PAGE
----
This excerpt from The Big 50: The Men and Moments That Made the New York Yankees by Peter Botte is reprinted with the permission of Triumph Books. For more information and to order a copy, please visit Amazon, Barnes & Noble, Bookshop.org, or www.triumphbooks.com/Big50Yankees.
This excerpt is taken from Chapter 16: Whitey Ford. Ford, the legendary Yankees pitcher, died Thursday at the age of 91.
Ask any devotee of Sabermetrics, the empirical analysis of statistics at the heart of the numbers revolution that has taken over baseball front offices in the 2000s, and they will tell you that wins and losses no longer matter nearly as much as other metrics in determining a pitcher’s value. Although there is overwhelming evidence to support this argument — just ask hard-luck New York Mets ace and two-time Cy Young winner Jacob deGrom — Whitey Ford still deserves full marks for owning a better winning percentage than any pitcher in modern baseball with at least 150 career victories.
He also has registered the most wins in the history of the game’s all-time winningest franchise and the most ever in World Series play. That still has to count for something.
“I don’t care what the situation was, how high the stakes were. The bases could be loaded and the pennant riding on every pitch, it never bothered Whitey,” Mickey Mantle said in Pinstripes and Pennants: The Ultimate New York Yankees Fan Guide. “He pitched his game. Cool. Crafty. Nerves of steel.”
While Joe DiMaggio hailed from the Bay Area, Yogi Berra from St. Louis, and Ford’s closest pal and running mate, Mantle, from Oklahoma, Edward Charles Ford represented the quintessential native New Yorker in every imaginable way. By birth, by quick-wittedness, by cocksure attitude, by guile, by toughness, and by loyalty—both to the Yankees organization and to his fun-loving and success-addicted teammates.
Given his nickname because of his blond hair by minor league manager and colorful former Yankees ace Lefty Gomez, Ford pitched 16 seasons for the Yankees. He was a member of 11 American League pennant winners and six World Series titlists, missing out on two more on each list while serving in the United States Army in 1951 and 1952. Ford’s 10 wins (with a 2.71 ERA) represent the most in World Series play and three more than Yankees predecessor Red Ruffing and teammate Allie Reynolds, as well St. Louis Cardinals ace Bob Gibson.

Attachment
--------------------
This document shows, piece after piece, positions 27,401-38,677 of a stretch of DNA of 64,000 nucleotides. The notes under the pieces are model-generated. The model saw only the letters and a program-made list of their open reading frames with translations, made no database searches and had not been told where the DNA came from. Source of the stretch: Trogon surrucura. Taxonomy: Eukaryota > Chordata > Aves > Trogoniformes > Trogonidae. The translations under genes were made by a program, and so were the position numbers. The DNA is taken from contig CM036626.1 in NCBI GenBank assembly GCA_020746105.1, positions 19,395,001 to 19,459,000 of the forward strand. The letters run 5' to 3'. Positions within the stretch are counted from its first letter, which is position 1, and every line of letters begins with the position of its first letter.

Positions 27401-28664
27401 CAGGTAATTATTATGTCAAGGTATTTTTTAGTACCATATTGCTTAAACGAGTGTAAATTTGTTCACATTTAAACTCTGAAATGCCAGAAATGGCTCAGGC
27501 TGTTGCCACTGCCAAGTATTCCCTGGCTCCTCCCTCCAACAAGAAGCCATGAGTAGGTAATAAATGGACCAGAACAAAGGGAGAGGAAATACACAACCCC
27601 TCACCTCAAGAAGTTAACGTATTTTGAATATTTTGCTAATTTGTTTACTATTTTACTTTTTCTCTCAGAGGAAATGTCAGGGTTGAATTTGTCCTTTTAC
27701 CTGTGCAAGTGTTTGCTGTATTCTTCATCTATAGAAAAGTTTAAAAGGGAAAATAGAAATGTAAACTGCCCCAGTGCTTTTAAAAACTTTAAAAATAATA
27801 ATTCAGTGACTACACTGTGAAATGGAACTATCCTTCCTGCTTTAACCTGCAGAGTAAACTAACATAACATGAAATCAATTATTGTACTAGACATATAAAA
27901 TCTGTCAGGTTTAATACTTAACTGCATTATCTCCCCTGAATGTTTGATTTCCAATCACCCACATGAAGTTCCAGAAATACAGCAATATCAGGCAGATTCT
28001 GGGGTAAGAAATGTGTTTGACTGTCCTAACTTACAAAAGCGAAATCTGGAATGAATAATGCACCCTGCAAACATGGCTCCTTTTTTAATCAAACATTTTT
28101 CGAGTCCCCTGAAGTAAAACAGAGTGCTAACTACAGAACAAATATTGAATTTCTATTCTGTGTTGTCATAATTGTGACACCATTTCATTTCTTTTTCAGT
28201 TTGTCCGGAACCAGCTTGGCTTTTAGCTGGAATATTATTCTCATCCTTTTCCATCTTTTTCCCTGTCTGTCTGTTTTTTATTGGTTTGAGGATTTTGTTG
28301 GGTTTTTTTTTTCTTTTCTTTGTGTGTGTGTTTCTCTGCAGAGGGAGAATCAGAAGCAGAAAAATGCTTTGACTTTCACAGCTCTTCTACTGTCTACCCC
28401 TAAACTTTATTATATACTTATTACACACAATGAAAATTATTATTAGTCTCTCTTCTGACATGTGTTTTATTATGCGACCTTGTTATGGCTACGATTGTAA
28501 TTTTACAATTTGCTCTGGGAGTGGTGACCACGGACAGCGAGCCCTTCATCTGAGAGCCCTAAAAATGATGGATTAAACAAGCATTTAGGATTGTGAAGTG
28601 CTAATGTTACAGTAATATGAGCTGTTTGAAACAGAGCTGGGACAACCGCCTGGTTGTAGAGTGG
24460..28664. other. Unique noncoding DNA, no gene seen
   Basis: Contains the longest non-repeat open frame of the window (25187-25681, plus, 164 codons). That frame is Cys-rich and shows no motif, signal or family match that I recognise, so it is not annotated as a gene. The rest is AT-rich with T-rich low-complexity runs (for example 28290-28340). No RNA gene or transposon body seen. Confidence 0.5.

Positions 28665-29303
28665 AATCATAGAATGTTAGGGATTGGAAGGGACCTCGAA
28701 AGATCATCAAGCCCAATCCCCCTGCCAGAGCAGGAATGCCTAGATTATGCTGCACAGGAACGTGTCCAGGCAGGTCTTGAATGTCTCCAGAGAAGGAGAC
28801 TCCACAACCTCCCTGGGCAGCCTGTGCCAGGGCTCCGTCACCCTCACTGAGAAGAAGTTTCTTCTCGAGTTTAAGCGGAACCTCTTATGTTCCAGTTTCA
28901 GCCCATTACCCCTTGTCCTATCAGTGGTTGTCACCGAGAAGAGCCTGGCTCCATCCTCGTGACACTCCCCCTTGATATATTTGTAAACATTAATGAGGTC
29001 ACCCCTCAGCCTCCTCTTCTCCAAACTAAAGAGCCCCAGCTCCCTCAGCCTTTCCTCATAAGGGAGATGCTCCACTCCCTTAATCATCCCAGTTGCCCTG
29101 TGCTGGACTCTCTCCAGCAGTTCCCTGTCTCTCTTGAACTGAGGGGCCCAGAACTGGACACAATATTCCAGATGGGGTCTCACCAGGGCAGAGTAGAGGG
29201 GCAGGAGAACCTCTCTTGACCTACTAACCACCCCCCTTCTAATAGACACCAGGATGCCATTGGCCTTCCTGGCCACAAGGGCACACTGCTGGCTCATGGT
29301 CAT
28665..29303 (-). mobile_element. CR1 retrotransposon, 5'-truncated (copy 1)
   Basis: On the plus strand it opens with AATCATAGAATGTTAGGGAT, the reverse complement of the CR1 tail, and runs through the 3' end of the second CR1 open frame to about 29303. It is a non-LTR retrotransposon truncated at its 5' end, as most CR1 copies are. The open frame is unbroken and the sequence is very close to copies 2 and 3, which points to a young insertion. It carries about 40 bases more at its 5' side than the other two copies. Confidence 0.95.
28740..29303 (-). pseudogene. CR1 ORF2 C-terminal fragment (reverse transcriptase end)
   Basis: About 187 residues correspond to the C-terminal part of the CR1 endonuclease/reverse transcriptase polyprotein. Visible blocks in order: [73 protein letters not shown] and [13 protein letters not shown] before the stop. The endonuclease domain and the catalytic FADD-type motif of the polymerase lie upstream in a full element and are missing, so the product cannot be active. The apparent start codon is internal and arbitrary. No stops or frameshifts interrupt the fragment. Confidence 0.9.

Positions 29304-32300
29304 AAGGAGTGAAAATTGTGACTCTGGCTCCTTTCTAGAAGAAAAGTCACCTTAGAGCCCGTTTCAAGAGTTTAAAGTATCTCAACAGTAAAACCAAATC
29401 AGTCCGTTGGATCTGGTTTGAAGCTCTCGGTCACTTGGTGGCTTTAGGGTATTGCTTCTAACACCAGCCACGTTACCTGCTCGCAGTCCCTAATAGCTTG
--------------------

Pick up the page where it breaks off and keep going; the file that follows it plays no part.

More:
His big-game prowess earned him “The Chairman of the Board” nickname from catcher Elston Howard. “You kind of took it for granted around the Yankees,” Ford wrote in his book Slick: My Life In and Around Baseball with Phil Pepe in 1988, “that there was always going to be baseball in October.”
Ford was born in 1928 and grew up in Astoria, Queens, but he traveled an hour by bus each way to attend Manhattan’s Aviation Career and Technical Education High School because the high school closest to him, William Cullen Bryant High, didn’t field a baseball team. A lifelong Yankees fan who idolized DiMaggio, Ford showed up for a tryout camp at Yankee Stadium during his senior season in 1946. He signed shortly thereafter with the Yankees for $7,000 — about $500 more than an offer he’d received from the New York Giants.
By 1950, the third of an unprecedented five-year run of championships, Ford made his Bronx debut in a rotation that featured the Big Three of Reynolds, Eddie Lopat, and Vic Raschi. Ford went 9-1 with a 2.81 ERA in 20 games (12 starts) to place as runner-up for American League Rookie of the Year honors to Boston Red Sox first baseman Walt Dropo, who slugged 34 homers and knocked in a league-best 144 runs.
Whitey Ford gets congratulated by Joe DiMaggio, left, and Gene Woodling in 1950 after a six-hit shutout propelled the Yankees into first place.
Whitey Ford is hoisted on Yankees’ shoulders after pitching them to the AL pennant in 1955.
Whitey Ford in 1956
Diamond Images/Getty Images
(From left) Hank Bauer, Gerry Coleman, Whitey Ford and manager Casey Stengel after the first game of the 1957 Word Series.
Whitey Ford with Luis Arroyo.
Whitey Ford with Mickey Mantle.
Hall of Famers Whitey Ford and Reggie Jackson stand on the field for introductions during New York Yankees 59th annual old timers day in 2005.
Whitey Ford with Yogi Berra before game 4 of the 1999 World Series between the New York Yankees and the Atlanta Braves at Yankee Stadium in New York, NY.
AFP via Getty Images
Whitey Ford at Old Timer’s Day in 2018
Ford also was a bridesmaid in the Hall of Fame voting in 1973, missing out on first-ballot election by registering 67.1 percent of the vote (75 percent was needed for election) to finish second in that year’s balloting behind his contemporary left-hander, Warren Spahn. The blessing of that short-term wait was that Ford fittingly was enshrined the following year alongside Mantle, his teammate for all but one season of his illustrious career.